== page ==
Sunday, August 31, 2008

So Brother Roger of Taize was a Catholic convert after all?

In a recent post, "Catholic and Calvinist?" (August 25, 2008), we discussed the ambiguities surrounding the statements of Cardinal Kasper concerning the ecclesial status of Brother Roger, as reported by Sandro Magister (www.chiesa) and Rorate Caeli.

A new post at Rorate Caeli, "The Conversion of Brother Roger of Taize?" (RC, August 29, 2008), now appears to confirm that Brother Roger, one of the founders of the Taize Community in Switzerland, was indeed received into the Catholic Church in 1972 (via a profession of the Catholic Faith), but that his alleged conversion remained wrapped in secrecy until his death.

Rorate Caeli's latest post is based on an article written by Yves Chiron, translated by Michael Matt, and carried in the Remnant in 2006. The matter is still complicated, though perhaps not as problematic as initially supposed by some. While Roger Schutz did claim that he never ruptured communion with anyone, he apparently stopped functioning as a Calvinist pastor and no longer presided over Protestant services. Among the weightier questions that remain, Rorate Caeli suggests the following: Why did Cardinal Kasper refuse to define Brother Roger's conversion as that: a conversion? And why was this conversion wrapped in secrecy? Surely a true convert to Catholicism should not be ashamed to confess his faith? One can only imagine the great numbers of converts who would have been led to the faith by Brother Roger's example, had it not been hidden.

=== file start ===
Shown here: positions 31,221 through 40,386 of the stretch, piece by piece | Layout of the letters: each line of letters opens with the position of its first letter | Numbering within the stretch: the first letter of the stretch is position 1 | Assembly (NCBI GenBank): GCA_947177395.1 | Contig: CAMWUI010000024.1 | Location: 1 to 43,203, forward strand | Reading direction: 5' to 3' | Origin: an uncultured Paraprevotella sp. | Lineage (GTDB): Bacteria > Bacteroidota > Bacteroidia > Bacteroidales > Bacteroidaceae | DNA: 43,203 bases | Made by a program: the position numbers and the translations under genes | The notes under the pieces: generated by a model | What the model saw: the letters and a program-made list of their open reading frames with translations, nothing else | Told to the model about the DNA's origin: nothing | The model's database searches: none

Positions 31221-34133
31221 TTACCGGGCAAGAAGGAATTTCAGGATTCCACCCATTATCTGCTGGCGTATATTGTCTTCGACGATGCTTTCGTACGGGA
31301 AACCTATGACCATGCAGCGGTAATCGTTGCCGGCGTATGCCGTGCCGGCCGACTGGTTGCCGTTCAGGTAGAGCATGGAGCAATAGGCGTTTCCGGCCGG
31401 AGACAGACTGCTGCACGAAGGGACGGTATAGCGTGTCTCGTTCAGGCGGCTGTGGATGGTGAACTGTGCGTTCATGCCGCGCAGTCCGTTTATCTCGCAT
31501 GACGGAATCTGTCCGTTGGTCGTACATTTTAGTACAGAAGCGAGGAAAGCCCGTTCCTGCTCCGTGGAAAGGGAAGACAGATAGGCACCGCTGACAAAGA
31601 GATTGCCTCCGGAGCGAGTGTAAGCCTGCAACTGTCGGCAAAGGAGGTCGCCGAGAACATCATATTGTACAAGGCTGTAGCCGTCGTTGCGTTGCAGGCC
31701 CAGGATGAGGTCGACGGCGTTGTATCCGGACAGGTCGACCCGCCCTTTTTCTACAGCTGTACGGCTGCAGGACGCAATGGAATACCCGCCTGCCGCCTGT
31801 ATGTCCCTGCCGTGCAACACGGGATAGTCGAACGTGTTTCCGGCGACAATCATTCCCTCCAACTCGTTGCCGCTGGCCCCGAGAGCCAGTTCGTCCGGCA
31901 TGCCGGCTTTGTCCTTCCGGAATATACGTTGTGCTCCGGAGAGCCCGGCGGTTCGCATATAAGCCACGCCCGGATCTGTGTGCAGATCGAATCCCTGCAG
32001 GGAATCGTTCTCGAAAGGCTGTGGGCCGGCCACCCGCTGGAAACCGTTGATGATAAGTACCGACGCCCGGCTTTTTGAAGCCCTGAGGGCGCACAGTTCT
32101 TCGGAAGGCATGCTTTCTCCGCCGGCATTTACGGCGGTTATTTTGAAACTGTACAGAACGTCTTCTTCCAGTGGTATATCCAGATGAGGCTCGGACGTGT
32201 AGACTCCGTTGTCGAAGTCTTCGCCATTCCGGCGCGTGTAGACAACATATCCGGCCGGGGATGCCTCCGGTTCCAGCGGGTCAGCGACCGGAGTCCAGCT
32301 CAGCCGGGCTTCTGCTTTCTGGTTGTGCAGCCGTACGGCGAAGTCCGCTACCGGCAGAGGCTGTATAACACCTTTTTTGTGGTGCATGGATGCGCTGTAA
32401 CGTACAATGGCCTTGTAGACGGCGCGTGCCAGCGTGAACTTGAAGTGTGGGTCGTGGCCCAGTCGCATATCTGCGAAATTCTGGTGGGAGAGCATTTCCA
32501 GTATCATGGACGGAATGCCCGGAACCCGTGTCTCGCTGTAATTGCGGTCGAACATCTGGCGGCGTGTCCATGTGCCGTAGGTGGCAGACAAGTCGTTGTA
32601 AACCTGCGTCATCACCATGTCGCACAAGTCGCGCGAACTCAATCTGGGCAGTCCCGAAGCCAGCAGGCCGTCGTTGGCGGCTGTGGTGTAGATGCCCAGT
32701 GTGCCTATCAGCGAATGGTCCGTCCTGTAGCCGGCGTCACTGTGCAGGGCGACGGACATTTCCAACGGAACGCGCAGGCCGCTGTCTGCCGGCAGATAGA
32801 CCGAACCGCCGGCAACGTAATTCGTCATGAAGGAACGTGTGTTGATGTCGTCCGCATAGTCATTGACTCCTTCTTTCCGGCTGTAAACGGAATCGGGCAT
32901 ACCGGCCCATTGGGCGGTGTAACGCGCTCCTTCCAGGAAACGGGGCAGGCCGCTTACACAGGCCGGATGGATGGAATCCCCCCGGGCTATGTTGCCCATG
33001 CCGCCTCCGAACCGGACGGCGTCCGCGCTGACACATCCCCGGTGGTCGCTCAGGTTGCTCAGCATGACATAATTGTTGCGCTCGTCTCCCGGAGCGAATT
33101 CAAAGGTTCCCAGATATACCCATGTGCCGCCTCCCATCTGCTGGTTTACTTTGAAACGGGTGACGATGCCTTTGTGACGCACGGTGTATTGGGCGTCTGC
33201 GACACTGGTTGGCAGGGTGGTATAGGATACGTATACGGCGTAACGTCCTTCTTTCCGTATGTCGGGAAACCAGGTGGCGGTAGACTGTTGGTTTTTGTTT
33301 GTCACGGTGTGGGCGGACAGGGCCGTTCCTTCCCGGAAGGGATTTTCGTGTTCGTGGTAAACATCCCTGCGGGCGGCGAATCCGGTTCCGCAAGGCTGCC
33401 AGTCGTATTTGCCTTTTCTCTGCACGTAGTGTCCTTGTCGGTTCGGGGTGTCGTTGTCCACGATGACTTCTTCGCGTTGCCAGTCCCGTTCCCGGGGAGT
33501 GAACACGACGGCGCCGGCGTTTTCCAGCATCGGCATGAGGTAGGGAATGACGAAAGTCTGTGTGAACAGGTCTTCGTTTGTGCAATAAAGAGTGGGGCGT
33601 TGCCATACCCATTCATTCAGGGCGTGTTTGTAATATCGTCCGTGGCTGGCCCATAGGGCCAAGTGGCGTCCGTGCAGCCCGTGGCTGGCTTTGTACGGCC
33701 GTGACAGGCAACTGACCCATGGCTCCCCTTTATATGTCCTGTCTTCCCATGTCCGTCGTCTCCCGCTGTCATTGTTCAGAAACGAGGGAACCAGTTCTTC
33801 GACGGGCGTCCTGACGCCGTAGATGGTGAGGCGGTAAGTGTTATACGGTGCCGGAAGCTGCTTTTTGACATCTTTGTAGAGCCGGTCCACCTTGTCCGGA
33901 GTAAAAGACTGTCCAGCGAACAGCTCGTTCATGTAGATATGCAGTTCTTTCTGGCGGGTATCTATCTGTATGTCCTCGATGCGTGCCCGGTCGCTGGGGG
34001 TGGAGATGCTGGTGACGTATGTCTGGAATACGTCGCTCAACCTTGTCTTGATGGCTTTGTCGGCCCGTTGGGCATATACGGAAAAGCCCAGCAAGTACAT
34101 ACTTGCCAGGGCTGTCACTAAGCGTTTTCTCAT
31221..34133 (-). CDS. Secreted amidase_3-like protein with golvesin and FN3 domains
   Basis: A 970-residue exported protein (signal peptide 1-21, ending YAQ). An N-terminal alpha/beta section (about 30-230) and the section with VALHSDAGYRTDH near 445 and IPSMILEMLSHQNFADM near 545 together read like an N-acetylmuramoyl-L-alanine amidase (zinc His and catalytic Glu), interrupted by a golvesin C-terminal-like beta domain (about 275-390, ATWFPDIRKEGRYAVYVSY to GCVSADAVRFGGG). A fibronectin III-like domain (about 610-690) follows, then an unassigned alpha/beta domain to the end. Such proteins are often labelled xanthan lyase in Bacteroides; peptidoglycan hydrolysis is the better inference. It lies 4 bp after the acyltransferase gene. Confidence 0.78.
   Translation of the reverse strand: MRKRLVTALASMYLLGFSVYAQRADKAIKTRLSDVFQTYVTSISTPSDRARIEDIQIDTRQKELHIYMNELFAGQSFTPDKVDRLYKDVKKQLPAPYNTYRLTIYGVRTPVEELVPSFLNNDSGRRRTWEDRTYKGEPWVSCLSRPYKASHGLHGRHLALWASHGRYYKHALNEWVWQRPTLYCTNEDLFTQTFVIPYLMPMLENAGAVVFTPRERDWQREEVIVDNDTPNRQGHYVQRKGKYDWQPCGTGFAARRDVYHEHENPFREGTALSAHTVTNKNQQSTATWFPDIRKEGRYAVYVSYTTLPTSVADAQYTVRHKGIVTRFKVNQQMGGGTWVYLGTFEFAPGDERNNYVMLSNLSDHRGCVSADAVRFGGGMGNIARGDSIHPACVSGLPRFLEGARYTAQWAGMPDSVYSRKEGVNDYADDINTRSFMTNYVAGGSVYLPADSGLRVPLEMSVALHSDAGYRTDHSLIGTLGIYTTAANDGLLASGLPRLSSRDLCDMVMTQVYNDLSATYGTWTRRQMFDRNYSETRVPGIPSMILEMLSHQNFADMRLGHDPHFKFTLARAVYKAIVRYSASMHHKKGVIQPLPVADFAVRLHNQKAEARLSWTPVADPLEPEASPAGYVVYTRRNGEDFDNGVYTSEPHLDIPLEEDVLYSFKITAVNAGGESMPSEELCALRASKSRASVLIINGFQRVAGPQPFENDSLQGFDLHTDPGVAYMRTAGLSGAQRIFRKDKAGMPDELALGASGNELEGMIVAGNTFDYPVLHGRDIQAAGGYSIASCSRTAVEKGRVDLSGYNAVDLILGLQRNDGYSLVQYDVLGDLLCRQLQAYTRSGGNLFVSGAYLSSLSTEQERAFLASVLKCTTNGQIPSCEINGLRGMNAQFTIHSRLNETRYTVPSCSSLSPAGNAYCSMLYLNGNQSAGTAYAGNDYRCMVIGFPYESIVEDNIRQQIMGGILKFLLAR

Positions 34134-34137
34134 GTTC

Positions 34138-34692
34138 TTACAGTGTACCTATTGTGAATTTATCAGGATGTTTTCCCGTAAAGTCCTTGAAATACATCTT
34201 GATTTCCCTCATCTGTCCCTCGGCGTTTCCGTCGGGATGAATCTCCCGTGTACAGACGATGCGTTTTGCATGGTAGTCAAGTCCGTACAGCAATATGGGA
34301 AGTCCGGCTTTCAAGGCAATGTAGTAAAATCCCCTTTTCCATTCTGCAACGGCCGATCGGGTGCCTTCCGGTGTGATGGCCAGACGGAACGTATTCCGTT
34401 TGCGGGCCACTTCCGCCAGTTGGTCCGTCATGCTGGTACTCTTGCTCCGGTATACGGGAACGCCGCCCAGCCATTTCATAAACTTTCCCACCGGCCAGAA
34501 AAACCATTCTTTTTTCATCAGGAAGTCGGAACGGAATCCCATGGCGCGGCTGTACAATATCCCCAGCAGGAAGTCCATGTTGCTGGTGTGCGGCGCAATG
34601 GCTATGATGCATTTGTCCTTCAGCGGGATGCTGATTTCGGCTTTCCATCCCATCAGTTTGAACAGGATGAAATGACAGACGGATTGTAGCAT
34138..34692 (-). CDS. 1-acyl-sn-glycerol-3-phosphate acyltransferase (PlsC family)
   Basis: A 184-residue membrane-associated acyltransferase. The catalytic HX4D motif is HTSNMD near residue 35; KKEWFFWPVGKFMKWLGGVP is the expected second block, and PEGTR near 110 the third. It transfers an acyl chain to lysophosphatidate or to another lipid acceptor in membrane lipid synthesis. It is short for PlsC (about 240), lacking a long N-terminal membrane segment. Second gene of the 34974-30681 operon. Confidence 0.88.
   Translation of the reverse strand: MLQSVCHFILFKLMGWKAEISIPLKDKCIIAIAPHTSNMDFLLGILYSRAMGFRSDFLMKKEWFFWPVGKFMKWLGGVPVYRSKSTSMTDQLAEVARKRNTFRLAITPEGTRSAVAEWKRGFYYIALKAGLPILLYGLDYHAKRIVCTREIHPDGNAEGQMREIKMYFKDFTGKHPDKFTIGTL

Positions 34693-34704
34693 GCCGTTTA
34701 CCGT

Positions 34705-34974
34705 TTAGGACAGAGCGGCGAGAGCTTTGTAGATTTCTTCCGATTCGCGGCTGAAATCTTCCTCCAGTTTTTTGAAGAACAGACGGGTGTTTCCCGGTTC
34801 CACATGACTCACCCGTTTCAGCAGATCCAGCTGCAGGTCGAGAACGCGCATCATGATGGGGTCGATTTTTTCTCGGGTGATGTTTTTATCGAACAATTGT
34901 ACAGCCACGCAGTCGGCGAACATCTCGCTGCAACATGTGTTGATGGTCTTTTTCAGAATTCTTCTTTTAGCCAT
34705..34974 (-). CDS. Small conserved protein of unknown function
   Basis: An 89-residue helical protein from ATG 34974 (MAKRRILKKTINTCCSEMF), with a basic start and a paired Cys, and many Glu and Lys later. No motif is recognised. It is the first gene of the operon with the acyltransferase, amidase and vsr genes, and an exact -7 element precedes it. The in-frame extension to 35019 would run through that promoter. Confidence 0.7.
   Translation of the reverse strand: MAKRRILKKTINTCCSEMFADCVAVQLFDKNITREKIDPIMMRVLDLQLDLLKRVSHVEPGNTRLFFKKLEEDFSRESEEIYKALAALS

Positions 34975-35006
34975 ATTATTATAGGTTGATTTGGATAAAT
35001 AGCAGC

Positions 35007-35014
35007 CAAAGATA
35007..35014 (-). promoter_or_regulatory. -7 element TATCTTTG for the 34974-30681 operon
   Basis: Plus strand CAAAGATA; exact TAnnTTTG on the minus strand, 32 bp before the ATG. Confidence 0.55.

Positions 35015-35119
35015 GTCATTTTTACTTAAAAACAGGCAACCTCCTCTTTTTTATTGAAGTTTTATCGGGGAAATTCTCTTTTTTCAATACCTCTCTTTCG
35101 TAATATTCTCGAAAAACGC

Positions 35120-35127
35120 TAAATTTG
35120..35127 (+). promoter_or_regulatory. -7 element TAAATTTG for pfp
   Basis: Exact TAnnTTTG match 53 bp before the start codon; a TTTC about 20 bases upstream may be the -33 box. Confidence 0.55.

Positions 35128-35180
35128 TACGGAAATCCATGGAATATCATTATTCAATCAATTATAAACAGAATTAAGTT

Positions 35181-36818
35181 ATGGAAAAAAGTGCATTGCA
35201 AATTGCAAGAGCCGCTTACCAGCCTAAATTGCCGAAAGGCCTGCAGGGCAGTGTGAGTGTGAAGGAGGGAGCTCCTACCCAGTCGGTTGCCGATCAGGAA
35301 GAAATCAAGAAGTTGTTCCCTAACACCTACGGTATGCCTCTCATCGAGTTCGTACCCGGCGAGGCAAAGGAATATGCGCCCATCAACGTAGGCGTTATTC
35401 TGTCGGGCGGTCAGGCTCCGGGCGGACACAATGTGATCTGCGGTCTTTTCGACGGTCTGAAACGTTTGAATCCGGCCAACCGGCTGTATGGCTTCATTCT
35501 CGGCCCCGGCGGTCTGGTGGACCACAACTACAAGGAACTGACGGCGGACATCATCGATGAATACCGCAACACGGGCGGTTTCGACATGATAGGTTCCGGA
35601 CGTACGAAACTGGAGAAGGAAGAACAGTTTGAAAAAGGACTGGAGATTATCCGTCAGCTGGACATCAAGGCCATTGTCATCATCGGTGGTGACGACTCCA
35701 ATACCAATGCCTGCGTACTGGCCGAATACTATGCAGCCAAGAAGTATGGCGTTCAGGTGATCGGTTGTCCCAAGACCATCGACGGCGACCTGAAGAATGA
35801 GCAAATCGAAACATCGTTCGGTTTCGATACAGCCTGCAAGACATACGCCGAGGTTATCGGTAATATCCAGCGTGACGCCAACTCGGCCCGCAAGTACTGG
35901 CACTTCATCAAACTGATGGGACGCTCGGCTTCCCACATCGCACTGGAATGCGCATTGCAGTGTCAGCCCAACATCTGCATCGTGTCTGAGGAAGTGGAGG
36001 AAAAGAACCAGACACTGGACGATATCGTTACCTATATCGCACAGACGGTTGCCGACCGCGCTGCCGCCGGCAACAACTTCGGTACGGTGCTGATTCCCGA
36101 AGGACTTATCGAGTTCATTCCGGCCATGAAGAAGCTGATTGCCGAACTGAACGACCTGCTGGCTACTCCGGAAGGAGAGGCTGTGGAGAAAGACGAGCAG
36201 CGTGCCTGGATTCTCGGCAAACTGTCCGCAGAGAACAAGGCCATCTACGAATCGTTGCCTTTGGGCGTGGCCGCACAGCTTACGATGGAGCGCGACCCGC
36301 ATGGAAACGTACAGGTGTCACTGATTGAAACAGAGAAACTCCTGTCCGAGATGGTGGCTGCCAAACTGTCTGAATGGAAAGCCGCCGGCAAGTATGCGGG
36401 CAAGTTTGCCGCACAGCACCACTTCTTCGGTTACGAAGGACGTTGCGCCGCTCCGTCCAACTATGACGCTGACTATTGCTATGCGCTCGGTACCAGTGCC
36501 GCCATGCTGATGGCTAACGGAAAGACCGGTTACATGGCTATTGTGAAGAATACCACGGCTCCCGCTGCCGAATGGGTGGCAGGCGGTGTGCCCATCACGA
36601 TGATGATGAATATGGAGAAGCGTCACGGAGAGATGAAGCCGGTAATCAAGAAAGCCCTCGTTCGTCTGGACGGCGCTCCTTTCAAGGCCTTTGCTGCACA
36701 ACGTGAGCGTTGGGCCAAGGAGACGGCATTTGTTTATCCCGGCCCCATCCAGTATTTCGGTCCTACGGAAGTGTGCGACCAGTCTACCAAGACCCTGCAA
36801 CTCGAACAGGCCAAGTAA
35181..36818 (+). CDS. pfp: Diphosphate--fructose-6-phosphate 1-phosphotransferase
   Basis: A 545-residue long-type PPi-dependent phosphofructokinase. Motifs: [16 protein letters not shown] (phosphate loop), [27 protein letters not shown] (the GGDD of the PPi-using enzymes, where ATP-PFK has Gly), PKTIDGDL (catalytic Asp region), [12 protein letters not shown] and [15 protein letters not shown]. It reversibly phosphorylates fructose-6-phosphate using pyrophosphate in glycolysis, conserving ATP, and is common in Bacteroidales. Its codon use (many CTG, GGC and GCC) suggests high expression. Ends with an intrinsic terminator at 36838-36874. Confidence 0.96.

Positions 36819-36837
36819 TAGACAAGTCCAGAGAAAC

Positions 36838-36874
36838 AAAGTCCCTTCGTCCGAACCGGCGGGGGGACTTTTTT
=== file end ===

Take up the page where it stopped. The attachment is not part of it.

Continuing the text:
As to the latter question, perhaps I may be able to shed some light. I know that the option of being received into the Church in secrecy is available, because it was offered to me, though I declined it. Apparently it is offered in circumstances where it is supposed that an open profession of Catholic Faith might significantly jeopardize or compromise the life, familial situation, or social or professional position of the convert. I decline to speculate on what Brother Roger's circumstances were. Whatever such considerations may be, they may seem shallow and self-serving to some, especially in the face of martyrs who have given their lives for professing the Catholic Faith. My hunch is, however, that the Church would ask us not to rush to judgment concerning the personal circumstances of individuals concerning which we are not privy. At the very least, perhaps this may help to reveal something about the sort of rationale at work behind such proceedings.

I conclude with one quote from the article by Yves Chiron:
It is true that this secrecy of his conversion has not the limpidity and the solemnity of an abjuration. But who dares to doubt his sincerity? Cardinal Ratzinger, in giving him Communion in April 2005, certainly acted with full knowledge of the facts. And it is bad form to accuse him still today of “having given communion to a Protestant.”

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